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Annual Percentage Yield and Annual Percentage Rate

by: Anna Notetaker

Annual Percentage Yield and Annual Percentage Rate Fin 4440

Marketplace > Middle Tennessee State University > Fin 4440 > Annual Percentage Yield and Annual Percentage Rate
Anna Notetaker
GPA 3.62

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Difference between the two with examples along with effective rate of interest.
Real Estate Finance
Phil A Seagraves
Class Notes
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This 3 page Class Notes was uploaded by Anna Notetaker on Friday September 16, 2016. The Class Notes belongs to Fin 4440 at Middle Tennessee State University taught by Phil A Seagraves in Fall 2016. Since its upload, it has received 16 views.


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Date Created: 09/16/16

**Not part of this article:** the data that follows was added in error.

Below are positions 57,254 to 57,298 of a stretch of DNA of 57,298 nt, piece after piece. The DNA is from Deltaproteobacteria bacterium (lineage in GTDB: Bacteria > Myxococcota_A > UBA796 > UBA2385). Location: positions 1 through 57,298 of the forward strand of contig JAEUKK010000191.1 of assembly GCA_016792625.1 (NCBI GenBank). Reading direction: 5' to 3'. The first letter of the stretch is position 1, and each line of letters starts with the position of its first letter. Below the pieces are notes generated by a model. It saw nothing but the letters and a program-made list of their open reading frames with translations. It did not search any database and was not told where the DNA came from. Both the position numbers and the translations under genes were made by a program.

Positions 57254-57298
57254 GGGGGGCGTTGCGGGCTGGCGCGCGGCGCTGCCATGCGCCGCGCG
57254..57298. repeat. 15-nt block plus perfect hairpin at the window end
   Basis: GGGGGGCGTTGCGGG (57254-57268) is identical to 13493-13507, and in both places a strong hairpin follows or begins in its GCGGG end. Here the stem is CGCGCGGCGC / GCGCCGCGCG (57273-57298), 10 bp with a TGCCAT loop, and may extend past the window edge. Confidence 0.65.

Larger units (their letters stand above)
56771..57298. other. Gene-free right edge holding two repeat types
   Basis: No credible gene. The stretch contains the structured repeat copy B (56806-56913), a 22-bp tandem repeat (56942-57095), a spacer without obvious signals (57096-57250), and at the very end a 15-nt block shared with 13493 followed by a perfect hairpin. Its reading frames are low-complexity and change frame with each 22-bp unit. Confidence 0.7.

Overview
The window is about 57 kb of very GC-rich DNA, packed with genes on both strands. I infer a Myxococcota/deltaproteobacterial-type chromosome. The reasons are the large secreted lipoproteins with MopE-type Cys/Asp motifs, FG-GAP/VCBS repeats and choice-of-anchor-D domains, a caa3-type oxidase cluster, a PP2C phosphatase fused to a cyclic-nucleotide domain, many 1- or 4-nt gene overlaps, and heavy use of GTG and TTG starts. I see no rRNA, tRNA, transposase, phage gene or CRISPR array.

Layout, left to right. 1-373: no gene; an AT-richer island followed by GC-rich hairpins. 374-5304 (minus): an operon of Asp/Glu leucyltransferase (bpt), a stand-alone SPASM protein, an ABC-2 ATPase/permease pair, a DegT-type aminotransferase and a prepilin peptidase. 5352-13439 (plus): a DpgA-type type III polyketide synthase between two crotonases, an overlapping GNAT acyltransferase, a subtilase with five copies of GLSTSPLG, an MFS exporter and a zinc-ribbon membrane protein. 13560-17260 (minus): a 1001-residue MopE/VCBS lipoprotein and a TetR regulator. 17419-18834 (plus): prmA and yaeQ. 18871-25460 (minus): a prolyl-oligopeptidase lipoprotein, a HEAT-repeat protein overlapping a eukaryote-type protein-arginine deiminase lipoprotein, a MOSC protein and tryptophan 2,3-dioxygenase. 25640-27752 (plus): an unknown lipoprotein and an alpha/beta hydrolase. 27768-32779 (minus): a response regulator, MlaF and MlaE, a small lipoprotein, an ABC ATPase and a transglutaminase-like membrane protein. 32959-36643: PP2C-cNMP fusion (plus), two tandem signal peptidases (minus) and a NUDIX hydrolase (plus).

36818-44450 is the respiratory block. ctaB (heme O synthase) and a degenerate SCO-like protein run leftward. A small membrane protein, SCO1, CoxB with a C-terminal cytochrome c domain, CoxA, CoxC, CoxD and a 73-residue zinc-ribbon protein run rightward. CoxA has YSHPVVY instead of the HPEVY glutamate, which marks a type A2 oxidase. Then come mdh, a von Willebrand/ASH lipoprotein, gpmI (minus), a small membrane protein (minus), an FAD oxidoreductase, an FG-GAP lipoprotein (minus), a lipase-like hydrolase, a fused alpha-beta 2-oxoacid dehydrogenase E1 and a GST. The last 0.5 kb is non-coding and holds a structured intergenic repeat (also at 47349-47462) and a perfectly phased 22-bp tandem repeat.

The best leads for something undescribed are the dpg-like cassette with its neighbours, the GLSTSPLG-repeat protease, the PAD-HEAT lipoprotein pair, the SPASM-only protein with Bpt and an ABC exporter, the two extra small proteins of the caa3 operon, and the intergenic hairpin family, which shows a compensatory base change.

Anna Jacobs  Finance 4440 Prof. Philip Seagraves September 13, 2016 APY and APR: Why You Must Understand the Difference First, one must understand the definition of the Annual Percentage Yield (APY) when it  comes to fully comprehending the concept. The Annual Percentage Yield is the effective annual  rate of return in regards to the effect of the compounding interest. With compounding interest,  you are earning interest on previous interest. The formula is the following.  APY = (1 + Periodic Rate) ^Periods – 1  Second, one must understand the definition of the Annual Percentage Rate (APR) when it comes to fully understanding the difference between the Annual Percentage Rate and the Annual  Percentage Yield. The Annual Percentage Rate is the annual rate charged in regards to the effect  of the simple interest in terms of a loan. As a loan, it will provide the individuals the bottom­line  number that can be compared with other lenders, but it does not take compounding into account.  The formula is the following:  APR = Periodic Rate x Number of Periods Third, for a little stretching, you can consider the Effective Rate, which is the interest rate that is actually paid on an investment due to the result of compounding over time. So for  example, if you put an extra $1,000 down for your mortgage rate, you will be able to save money over time because this can lead to you having a mortgage discount on your interest rate. For  example, if you are quoted a par rate at 6.25%, but you want your rate to be 6%, you need to buy  down that rate by paying a certain amount, which could be the extra $1,000 down. In the end, as  the mortgage compounds, you can potentially save a large amount of money over time if you are  able to buy down a low rate on your mortgage.   Finally, when understanding the difference between the two Annual Percentages, it  begins with the formulas. Annual Percentage Yield is composed of compound interest, while  Annual Percentage Rate is composed of simple interest. Now, this may not seem to be a big  difference today, but over time, this will affect the individuals greatly in their loan. The  following is an example of showing the difference in Annual Percentage Rate and Annual  Percentage Yield:  5% APR = 0.416% x 12 5.12% APY = (1 + 0.416%) ^12 ­1  As a borrower, this difference is something that you must make vital in your knowledge  of understanding a loan. The controversy is the fact that often banks do not release the true quote when it comes to individuals deciding on a loan. Banks disguise a loan as having a lower rate,  which is known as the Annual Percentage Rate. When it comes to your loan, it is not taking into  account the compounding of your loan and is simply stating the bottom­line number. Below is  stating the difference with compounding over time:  APR Semi­Annual Quarterly Monthly Bank Quote:  5%       5.06%    5.09%   5.11% Now when it comes to your savings account at a bank, you want to seek the highest  interest rate. This is when the bank will quote you your Annual Percentage Yield since it is the  highest possible rate. In the end, you want to focus on the Annual Percentage Yield because this  rate will compound over time and will show a great difference in your percentage in regards to a  loan. All in all, as a borrower, you want to focus on the Annual Percentage Yield and not the  Annual Percentage Rate because the amount of interest will display a significant difference over  time.  As an individual, this information retaining to loans makes perfect sense to me and it is  knowledge I am very thankful to gain. I believe that you can run into individuals in banks and  loan institutions that will be honest with you, but when it comes to advertisements, loan interest  can be very deceiving. I believe everyone must gain knowledge in regards to the differences in  Annual Percentage Rates and Annual Percentage Yields because if you are not aware, you can  make a huge mistake when it comes to your quote on a mortgage. This can definitely put you in a mind if you are not aware of the compounding interest of an Annual Percentage Yield. In the  end, everyone should care how Annual Percentages work because it is your money that you  invest and it is your responsibility to make the best choice in investment as well as keeping  yourself aware of your financial status.  Works Cited: "Buying Down Your Interest Rate." Mortgage Tips and Industry News. N.p., n.d. Web. 10 Sept.  2016. Interview with my Supervisor, Dwight Baxter Nelson Jr. He is a Certified Residential Appraiser  and Senior Residential Appraiser designated by the Appraisal Institute.  “Questions & Answers to Help you pass the Real Estate Appraisal Exams”; Jeffrey D. Fisher and Dennis S. Tosh; 2008, ed. 5, Dearborn Financial, pg. 285.  “Real Estate Finance Law”; Grant S. Nelson and Dale A. Whitman; 2008, Utah State  Construction Registry. Staff, Investopedia. "APR and APY: Why Your Bank Hopes You Can't Tell The  Difference."Investopedia. N.p., 29 Dec. 2015. Web. 9 Sept. 2016.


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